Alaska Fish & Wildlife News
Night Gliders are More Common than People Realize
With kitten-soft fur, a taste for fungus and a remarkable built-in paraglider, flying squirrels – the nocturnal cousins of the familiar red squirrel - are gliding through Alaska forests from Ketchikan to Fairbanks in greater numbers than previously suspected.
“Most people don’t even know they’re here,” said Winston Smith, a wildlife research biologist with the U.S. Forest Service. Smith has studied flying squirrels in Southeast Alaska since the late 1990s. “So far, data from Prince of Wales suggests that densities of flying squirrels are as high - or higher - than any that’s been reported in North America.”
“Flying squirrels are a lot more abundant than people realize,” said Jeff Nichols, a biologist with the Alaska Department of Fish and Game. Nichols live-trapped hundreds of flying squirrels as part of Smith’s research on Prince of Wales Island, and he’s trapped them in the Juneau area near Salmon Creek and Tee Harbor.
Population densities on Prince of Wales Island are two to four flying squirrels per hectare (2.4 acres). That’s comparable to average densities of red squirrels in many parts of Alaska - but red squirrels aren’t found on Prince of Wales. Both species are found on Mitkof Island near Petersburg, and Smith said red squirrels occur there at almost twice the density of flying squirrels.
Although the night-gliding rodents are somewhat less abundant than their noisy red cousins, they’re pretty widespread in the North Country. North America is home to two species of flying squirrel, the northern and southern variety. Smith said four subspecies of the northern flying squirrel live in Alaska and western Canada.
“They can be found in B.C. and up into the Interior of Alaska, and probably anywhere in the Yukon and Northwest Territories that it is forested,” Smith said. They have not been documented on Admiralty, Baranof and Chichagof Islands, although they are found on the mainland and many of the islands in southern Southeast.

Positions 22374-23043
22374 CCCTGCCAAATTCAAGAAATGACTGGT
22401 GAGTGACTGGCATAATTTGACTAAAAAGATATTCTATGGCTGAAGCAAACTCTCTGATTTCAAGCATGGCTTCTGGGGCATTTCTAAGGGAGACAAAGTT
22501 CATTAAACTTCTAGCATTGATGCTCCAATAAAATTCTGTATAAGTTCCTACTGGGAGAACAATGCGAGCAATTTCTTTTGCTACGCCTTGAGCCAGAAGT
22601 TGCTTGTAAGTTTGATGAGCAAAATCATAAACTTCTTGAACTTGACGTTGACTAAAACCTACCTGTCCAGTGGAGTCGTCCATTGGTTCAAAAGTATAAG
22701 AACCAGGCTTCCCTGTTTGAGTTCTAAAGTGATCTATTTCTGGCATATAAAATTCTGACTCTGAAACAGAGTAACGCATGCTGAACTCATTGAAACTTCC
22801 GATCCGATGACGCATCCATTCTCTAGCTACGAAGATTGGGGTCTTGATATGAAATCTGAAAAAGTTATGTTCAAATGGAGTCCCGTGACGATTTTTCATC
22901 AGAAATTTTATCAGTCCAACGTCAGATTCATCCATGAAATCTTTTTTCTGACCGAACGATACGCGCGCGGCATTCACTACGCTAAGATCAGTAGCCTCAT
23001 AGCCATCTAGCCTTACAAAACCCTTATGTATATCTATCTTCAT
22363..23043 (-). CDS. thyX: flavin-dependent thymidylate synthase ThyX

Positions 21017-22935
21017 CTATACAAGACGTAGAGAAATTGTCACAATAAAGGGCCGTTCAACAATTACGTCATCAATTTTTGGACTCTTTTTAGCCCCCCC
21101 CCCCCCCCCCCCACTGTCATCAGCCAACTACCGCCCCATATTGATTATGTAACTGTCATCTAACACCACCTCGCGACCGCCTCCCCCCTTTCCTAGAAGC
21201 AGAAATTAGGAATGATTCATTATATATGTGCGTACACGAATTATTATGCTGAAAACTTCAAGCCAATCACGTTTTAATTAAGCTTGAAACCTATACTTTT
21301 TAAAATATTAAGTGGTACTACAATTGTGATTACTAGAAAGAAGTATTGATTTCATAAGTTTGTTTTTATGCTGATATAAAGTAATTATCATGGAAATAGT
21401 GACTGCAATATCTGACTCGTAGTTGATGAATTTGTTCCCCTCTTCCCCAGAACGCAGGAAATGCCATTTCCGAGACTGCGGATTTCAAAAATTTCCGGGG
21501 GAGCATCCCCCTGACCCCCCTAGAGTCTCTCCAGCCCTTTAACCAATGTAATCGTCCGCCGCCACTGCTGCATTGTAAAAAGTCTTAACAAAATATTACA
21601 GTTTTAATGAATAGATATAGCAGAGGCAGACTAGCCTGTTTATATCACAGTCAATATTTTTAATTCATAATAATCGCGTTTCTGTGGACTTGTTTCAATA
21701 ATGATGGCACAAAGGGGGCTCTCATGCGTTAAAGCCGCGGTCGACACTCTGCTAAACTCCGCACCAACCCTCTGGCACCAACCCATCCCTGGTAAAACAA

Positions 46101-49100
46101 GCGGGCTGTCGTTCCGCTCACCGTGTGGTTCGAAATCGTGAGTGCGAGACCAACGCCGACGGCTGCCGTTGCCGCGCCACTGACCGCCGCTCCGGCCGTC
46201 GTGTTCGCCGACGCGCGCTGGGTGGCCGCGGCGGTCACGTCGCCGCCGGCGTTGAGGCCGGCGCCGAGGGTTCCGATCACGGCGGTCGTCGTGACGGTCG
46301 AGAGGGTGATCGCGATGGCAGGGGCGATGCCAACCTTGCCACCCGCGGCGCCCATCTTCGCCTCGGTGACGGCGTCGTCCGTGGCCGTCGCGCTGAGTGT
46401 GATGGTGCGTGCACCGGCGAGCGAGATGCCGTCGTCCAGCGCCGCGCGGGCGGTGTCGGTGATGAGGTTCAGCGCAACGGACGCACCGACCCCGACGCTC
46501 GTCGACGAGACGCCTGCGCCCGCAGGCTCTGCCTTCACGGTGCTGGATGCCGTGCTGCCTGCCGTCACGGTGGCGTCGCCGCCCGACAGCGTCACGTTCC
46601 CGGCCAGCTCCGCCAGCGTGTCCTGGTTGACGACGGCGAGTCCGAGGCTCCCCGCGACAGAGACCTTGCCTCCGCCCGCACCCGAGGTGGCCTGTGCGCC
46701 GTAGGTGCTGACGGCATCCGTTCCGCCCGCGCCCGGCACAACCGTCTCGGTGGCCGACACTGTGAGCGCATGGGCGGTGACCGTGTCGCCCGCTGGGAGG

The distribution of the four subspecies reflects how animals have colonized Alaska after the ice age. Before the last ice age, northern flying squirrels likely inhabited the continuous forested landscape that stretched across the continent. Then massive, continental glaciers fragmented North America into isolated realms and separated populations. Over time these groups became genetically distinct, distinct enough to be considered separate subspecies.
“There is good evidence that populations of flying squirrels in Southeast are more unique than we thought,” Smith said. “Flying squirrels in Southeast are very genetically distinct from other populations in North America. They are more similar to populations in the Appalachians than they are to populations in Oregon or Washington.”
The subspecies Yukonensis is the most widespread in Alaska and is found throughout the Interior. Zaphaeus is the subspecies most widespread in Southeast Alaska. Griseifrons is a subspecies found only on Prince of Wales and a few closely adjacent islands.
“Another unique subspecies, Alpinus, is found in B.C. and the Yukon and is also found in Juneau area,” Smith said. “It’s likely to have come down through the Taku River corridor and then moved north and south, but we don’t know how far.”
Smith said there are a lot of good reasons to study flying squirrels. One reason is that flying squirrels play an important role in the Tongass Land Management Plan.
To insure that viable wildlife populations can continue to exist in a place like Prince of Wales, which has been heavily logged and crisscrossed with roads, the Forest Service has set aside pockets of old growth forest as reserves. Three sizes - small, medium and large reserves – serve in different ways. Large reserves, important to bigger animals such as wolves, are fewer and farther apart, and smaller reserves are more numerous and closer together. But do they work?
“Northern Flying Squirrels are a model species, helping to test the validity of two basic assumptions of the conservation strategy of small old growth reserves,” Smith said. “The questions are: Are these large enough to support breeding populations, and are they close enough and connected enough that individuals can move between them?”
To address that, Smith and his colleagues have trapped, marked and recaptured hundreds of flying squirrels in a variety of different habitat types. They’ve put little transmitters on squirrels and studied their movements. They have looked at the population ecology of the animals. Students from the University of Alaska Fairbanks have documented the taxonomy, range and distribution of some of the different subspecies.
Smith said so far, the evidence from Prince of Wales Island suggests that small old growth reserves may be able to support breeding populations of northern flying squirrels.
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